“How do you treat the nature, how people are treated, how our interior is treated, that is where the health debate starts.”
The Rojava revolution is under attack. Debbie Bookchin and Emre Şahin share their thoughts on this unique revolutionary process after recently visiting the region.
Sarah Glynn from Scottish Solidarity with Kurdistan looks at lessons from the democratic experiment in autonomous North East Syria as a new system that could confront the ecological crisis
A call for solidarity from co-operative and environmental activists in Northern Syria to the International Co-operative Alliance conference in Kigali, Rwanda and to all co-operators around the world.
Since the beginning of 2015, "Mesopotamia Ecology Movement", which was formed in 2011, has entered an important process of restructuring itself. Under a new structure and with profounder political claims, more and more people are getting involved for a more ecological society, producing a new dynamic which will have short- and long-term positive effects on Northern Kurdistan.
On September 7, The Self-Administration of North and East of Syria celebrated its first anniversary of its establishment in Ein Eisa, with participation of various components of Northern and Eastern Syria from clans and civil institutions, in addition to participation of the Syrian Democratic Council and a delegation from International Coalition to fight ISIS. During
The people of Raqqa have organized themselves through communes and assemblies and work in the spirit of unity to solve problems.
The People's Council continues to provide basic services to the people of the town and its villages. In a short period of time, the council was able to take a positive step towards the reconstruction of the town and to provide drinking water and irrigation to the town and its villages.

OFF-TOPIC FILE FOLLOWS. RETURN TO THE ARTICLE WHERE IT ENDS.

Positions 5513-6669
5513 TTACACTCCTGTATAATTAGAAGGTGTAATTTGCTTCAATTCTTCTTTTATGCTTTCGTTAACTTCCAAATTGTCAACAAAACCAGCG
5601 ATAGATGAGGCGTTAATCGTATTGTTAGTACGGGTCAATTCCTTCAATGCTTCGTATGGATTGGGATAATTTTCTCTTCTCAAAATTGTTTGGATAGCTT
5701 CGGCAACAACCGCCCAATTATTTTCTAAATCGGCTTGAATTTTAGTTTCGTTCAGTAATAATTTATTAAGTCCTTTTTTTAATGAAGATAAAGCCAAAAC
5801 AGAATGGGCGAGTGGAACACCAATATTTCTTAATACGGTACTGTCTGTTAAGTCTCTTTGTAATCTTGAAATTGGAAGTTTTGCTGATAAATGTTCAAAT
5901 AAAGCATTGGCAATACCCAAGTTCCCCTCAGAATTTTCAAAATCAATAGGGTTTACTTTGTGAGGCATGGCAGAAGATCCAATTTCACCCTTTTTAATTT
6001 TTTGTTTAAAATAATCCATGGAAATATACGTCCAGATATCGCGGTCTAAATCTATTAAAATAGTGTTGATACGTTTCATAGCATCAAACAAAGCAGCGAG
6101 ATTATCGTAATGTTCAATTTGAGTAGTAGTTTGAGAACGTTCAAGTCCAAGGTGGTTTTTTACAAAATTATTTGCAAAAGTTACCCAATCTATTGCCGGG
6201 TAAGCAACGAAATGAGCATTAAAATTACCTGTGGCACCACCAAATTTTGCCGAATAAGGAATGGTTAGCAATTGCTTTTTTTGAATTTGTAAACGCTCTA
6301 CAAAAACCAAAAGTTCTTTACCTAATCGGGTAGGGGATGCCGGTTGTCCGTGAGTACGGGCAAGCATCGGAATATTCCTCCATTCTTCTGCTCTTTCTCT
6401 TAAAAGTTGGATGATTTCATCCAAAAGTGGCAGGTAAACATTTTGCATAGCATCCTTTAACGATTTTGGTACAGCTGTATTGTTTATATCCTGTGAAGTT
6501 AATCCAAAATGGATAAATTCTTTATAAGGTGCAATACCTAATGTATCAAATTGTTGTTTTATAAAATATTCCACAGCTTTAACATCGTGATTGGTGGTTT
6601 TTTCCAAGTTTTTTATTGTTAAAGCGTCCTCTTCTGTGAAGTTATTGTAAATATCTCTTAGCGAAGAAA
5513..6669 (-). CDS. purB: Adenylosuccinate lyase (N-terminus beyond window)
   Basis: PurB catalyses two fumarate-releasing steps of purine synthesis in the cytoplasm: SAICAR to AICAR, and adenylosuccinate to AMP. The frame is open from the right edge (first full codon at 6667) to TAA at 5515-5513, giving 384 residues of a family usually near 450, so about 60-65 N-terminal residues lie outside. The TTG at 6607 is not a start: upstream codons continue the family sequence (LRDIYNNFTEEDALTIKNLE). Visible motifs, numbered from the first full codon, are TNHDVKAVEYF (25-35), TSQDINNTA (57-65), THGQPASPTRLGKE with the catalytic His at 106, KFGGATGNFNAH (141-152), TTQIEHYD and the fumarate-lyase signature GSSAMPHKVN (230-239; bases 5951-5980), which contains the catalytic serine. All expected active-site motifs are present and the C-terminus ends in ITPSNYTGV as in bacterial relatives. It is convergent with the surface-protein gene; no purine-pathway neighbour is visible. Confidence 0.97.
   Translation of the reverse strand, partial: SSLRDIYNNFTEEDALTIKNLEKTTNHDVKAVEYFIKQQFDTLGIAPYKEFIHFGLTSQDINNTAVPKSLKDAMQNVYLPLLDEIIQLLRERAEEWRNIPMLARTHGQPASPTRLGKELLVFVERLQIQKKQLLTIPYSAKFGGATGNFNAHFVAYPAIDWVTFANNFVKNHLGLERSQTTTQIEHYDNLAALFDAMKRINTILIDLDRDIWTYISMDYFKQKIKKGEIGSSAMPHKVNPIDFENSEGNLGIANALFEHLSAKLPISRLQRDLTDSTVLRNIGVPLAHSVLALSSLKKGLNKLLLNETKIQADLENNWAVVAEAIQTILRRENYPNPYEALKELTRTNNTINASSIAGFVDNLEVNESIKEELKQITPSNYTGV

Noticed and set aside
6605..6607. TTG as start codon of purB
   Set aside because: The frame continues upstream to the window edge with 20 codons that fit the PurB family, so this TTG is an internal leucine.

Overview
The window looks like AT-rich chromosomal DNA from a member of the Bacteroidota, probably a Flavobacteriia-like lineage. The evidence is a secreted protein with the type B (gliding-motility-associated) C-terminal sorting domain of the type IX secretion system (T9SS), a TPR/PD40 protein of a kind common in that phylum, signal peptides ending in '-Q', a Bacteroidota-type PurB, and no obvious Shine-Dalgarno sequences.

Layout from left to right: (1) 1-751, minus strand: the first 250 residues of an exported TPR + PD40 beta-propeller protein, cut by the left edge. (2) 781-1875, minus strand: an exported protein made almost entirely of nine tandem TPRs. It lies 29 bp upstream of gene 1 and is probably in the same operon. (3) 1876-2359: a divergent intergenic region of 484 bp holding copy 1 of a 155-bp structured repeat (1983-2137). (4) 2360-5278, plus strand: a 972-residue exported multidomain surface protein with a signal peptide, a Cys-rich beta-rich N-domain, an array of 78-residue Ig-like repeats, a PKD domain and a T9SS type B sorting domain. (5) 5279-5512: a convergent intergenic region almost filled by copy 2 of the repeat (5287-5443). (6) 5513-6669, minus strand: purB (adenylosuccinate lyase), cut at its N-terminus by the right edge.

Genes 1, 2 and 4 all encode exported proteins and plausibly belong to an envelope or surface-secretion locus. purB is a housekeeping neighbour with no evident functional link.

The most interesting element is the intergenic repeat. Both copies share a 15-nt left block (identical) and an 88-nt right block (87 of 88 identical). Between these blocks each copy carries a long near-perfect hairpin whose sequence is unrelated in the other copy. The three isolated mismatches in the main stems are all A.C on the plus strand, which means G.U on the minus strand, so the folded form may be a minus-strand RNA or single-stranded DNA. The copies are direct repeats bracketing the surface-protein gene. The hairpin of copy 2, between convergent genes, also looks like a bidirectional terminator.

The economic sector has been reorganised anew in a more democratic way. For each canton an “assembly on economy” has been developed which consists of five sub-sectors: Industry, Trade, Agriculture, Co-operatives and Women's Economy.
The philosopher and thinker and the leader of the Kurdish people, Abdullah Öcalan explained in detail the philosophy of the democratic nation in his Sociology of Freedom. The democratic nation can be defined this way: "The democratic nation is established among the linguistic and cultural groups who live in the same way, or in a similar way, in an ethical and political society. The social transformation happens in the framework of the democratic politics. In the democratic nation, all the tribes, ethnic groups and even families take their place in the ethical and political society in a form of units. The diversity of the languages, dialects and cultures become a new nation.’’
The university has academic departments in petroleum, petrochemical and agricultural engineering, Kurdish literature, fine arts, education and women’s studies. Its main campus is in Qamishli, a city on the border with Turkey. Subjects related to petroleum are taught at a facility in Rumeilan, 40 miles farther east in the region’s oil-producing area.
Do I think this system in Rojava is purely as Bookchin envisioned it? Not purely, but perhaps that may lie beyond the abilities of real human beings. But the people are wrestling with problems of implementation that Bookchin, as a theorist, never foresaw, and I think that even the mistakes that people in Rojava might make are relevant to the future importance of these ideas.